Have you ever seen The Antiques Roadshow on PBS? Though the premise is remarkably simple, this little TV show has become quite popular. Every week, hundreds of people stand in line for hours just so that they can have a few moments with an expert appraiser who can tell them how much the item they’ve brought in is actually worth. The items that make it on the air are usually the ones that most of us would have no clue as to their true value. In one episode, a young man brings in a rusty old sword. He tells the appraiser that he and his brothers used to play with the sword when they where kids, and that they often “split watermelons and dug in the dirt” with it. Without a flinch, the appraiser quietly puts on a pair of white gloves. He then gives a pair to the young man and asks him to do the same. He proceeds to explain the origin of what is actually an extremely rare civil war relic. The painfully clueless owner finds himself rightfully stunned when it’s revealed that the old sword is actually worth hundreds of thousands of dollars. In another episode, a woman finds an old metal helmet wedged in the rafters of her attic. She later confesses that she polished it up with Pledge before bringing it in to the show. This is after the appraiser explains that the helmet is that of a Spanish Conquistador from the early 1500s and worth about a half a million dollars!
It’s hard to comprehend that items with this kind of value can be right under our noses without us even realizing it. Nonetheless, I’m starting to believe that this kind of thing happens a lot more often than we might think and in more ways than we may be aware. Hidden worth is truly a fascinating concept and one found frequently in the Scriptures. Jesus would often speak to large crowds in the form of parables only to then draw away and later explain their meaning to his disciples. On one such occasion he gave his closest followers the following two parables as further elaboration on his teaching. “The kingdom of heaven is like treasure hidden in a field. When a man found it, he hid it again, and then in his joy went and sold all he had and bought that field. “Again, the kingdom of heaven is like a merchant looking for fine pearls. When he found one of great value, he went away and sold everything he had and bought it. (Mat 13:44-46)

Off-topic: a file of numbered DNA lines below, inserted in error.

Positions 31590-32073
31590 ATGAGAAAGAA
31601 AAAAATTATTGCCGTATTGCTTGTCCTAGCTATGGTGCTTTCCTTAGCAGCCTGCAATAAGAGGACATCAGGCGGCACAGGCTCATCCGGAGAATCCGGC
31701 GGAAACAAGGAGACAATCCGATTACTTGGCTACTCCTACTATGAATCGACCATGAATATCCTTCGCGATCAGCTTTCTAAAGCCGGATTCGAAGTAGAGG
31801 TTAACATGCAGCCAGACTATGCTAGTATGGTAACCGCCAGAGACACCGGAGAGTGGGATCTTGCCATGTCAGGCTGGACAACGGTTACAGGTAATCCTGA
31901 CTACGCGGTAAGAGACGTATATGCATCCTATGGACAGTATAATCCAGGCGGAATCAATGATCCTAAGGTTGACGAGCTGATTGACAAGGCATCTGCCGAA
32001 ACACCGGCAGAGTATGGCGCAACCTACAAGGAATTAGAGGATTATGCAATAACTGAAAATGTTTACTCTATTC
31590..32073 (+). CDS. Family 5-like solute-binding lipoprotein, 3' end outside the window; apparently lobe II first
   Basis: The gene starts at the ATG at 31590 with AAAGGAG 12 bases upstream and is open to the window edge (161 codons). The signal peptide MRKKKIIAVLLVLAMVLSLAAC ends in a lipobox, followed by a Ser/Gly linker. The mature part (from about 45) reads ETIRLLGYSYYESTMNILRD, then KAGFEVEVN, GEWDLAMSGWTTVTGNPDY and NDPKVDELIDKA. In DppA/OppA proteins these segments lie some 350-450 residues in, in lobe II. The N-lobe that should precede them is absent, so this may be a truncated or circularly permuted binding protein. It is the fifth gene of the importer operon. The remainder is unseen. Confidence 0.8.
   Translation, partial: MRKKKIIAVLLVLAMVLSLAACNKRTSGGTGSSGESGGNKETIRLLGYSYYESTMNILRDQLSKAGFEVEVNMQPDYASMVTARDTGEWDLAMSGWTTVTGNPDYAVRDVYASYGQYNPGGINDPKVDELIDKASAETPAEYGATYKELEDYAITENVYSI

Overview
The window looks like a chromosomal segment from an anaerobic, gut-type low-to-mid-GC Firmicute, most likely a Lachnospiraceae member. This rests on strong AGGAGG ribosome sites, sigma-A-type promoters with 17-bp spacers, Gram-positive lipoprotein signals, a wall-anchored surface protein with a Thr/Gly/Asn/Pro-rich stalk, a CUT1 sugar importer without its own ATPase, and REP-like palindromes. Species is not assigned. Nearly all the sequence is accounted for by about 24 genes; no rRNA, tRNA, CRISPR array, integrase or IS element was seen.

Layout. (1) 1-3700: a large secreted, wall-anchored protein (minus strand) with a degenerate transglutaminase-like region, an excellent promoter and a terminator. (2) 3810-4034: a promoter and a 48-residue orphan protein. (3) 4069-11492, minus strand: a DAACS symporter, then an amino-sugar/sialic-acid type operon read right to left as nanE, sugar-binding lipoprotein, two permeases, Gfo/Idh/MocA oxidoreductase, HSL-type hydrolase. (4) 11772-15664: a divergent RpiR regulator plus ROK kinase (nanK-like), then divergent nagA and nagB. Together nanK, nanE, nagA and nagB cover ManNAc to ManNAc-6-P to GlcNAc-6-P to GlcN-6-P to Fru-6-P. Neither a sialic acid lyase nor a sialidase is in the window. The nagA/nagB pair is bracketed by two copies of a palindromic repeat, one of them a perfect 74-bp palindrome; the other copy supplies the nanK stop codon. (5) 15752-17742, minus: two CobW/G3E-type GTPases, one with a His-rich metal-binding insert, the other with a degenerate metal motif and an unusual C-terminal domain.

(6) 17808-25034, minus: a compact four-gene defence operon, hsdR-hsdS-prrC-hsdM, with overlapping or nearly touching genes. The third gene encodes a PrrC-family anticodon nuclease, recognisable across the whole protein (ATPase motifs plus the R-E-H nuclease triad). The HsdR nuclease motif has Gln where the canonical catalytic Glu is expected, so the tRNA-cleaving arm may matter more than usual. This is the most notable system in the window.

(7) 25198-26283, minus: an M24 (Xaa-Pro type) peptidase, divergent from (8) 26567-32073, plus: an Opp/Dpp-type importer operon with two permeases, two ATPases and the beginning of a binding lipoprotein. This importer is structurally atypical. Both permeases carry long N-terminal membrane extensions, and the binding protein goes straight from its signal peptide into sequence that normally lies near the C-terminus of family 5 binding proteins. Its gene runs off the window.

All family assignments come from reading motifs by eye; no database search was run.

When we think of the word “treasure” what comes to mind? Thanks to Hollywood, most of us can easily conjure up images of an old chest full of precious gemstones, or a stack of gold bars. But the scriptures seem to indicate that this kind of treasure is actually commonplace in the heavenly realms. In Rev 21 we’re told that the very foundations of the heavenly city’s walls are “decorated with every kind of precious stone.” and that heaven’s gates are each “made of a single pearl.” John reveals that even the great street of the city is made of “pure gold, like transparent glass.” Can you imagine? The architect of heaven uses these precious materials like we use concrete, steel, and asphalt. When Jesus said that the Kingdom was like a “treasure hidden in the field” and the “pearl of great price” it seems that he was simply trying to appeal to our earthly sense of relative value. Traditionally, we take this passage to mean the Kingdom itself is priceless and worthy of any sacrifice we could ever make. And yet, like every other passage of scripture, there are undoubtedly deeper levels of truth to be found under the surface of these verses.
Earlier in Mathew, we find Jesus using a similar theme. “Do not store up for yourselves treasures on earth, where moth and rust destroy, and where thieves break in and steal. But store up for yourselves treasures in heaven, where moth and rust do not destroy, and where thieves do not break in and steal. For where your treasure is, there your heart will be also. (Mat 6:19-2) At one point, I had grown very weary of serving as a pastor in the local church. Relatively low pay and years of getting bit by sheep had left a gnawing question in my soul. I asked, “Why do I do this Lord?” You see, I’m a firm believer that no one will endure hardship or make any kind of long term sacrifice if they are not clear on what the pay-off is. So as I was praying, I asked the Lord to show me the treasure that I was storing up in heaven. Almost instantaneously, he began to remind me of people I had ministered to over the years. Face after face came to mind of those I had somehow encouraged to know the Lord in a deeper way, or prayed with, or taught. Most of these people I had long since forgotten about or lost touch with. It was at this point that I began to consider the value of a single human soul.